China declared martial law in the Tibetan capital of Lhasa Tuesday following three days of anti-Chinese rioting by pro-independence activists in which at least 12 people were killed.
The measure marked the first time since the Cultural Revolution that martial law has been publicly announced in China.Police slapped a temporary curfew and cleared the streets in the afternoon, threatening to shoot anyone found in the central square or in the Tibetan section nearby, an American witness said. They had fired on protesters earlier Tuesday, said foreign travelers.
The State Council, or cabinet, said martial rule would be imposed at midnight. The order was signed by Premier Li Peng, the official Xinhua News Agency said.
By early this afternoon, groups of 20 to 30 police armed with automatic weapons, shields and sticks had begun taking positions throughout the Tibetan part of Lhasa, telling all people to get off the streets, an American witness said.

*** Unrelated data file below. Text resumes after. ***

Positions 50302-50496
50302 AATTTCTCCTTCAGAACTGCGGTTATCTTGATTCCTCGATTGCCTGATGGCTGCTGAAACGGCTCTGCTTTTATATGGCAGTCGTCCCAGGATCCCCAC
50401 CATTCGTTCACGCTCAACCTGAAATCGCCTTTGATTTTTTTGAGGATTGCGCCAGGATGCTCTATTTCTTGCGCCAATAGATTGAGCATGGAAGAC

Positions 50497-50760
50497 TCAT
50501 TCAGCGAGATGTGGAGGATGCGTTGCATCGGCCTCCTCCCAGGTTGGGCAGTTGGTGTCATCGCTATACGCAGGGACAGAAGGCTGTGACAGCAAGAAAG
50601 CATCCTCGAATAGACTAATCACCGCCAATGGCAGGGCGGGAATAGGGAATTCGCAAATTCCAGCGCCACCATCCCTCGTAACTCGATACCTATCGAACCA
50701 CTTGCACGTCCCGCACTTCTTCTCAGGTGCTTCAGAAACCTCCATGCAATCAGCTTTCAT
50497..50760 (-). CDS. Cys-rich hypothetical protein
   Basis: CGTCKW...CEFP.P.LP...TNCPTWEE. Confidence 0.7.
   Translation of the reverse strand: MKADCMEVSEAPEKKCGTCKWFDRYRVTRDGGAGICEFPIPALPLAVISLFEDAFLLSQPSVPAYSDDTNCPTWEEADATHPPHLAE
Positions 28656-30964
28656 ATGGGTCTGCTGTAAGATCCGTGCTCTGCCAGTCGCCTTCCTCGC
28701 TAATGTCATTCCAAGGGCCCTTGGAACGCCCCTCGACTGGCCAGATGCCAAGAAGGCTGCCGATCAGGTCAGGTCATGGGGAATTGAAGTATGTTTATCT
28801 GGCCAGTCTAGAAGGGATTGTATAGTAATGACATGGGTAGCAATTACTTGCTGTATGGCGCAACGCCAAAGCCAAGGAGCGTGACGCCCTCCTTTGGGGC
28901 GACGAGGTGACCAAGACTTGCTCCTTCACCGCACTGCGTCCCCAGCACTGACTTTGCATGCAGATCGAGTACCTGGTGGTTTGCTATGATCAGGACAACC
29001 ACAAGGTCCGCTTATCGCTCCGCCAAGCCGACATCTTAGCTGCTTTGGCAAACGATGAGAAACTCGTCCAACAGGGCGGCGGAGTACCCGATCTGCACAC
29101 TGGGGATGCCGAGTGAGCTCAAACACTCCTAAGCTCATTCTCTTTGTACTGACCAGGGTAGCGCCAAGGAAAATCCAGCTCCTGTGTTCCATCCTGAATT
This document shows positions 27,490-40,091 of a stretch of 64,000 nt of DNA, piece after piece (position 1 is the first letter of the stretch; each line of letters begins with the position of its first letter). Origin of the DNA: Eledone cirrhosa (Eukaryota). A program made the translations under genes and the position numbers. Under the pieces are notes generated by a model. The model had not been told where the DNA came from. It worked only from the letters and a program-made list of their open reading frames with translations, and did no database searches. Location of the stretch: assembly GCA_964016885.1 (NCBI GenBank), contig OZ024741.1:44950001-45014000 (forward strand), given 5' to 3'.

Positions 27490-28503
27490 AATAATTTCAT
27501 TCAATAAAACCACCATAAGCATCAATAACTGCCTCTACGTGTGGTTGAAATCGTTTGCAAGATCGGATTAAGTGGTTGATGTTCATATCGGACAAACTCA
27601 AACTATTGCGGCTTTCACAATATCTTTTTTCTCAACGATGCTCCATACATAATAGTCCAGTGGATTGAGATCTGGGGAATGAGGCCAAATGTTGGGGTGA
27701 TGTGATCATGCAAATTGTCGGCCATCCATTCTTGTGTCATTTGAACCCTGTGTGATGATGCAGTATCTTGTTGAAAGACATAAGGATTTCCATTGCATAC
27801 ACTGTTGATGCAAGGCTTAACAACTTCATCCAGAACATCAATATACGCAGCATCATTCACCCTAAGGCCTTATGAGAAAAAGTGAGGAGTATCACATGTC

"All the Tibetans just disappeared, everybody just evaporated," said the American who was given shelter in a Tibetan house. "All demonstrating stopped."
By early evening, Tibetans had ransacked a Chinese-owned store and started a bonfire on the city's main street.
The Xinhua report said the martial law decision was taken because "some separatists have been constantly causing disturbances in the city over the past few days." The nightly news said Lhasa city government has been authorized to take "any measures necessary to restore order."
Chinese authorities say 12 people were killed and more than 100 injured Sunday and Monday in clashes between police and Tibetans demanding an end to Chinese rule over the mountainous and remote southern region.
There were no reports of casualties Tuesday.
Western travelers quoted Tibetans as saying as many as 75 people died and 300 were wounded. There was no independent confirmation.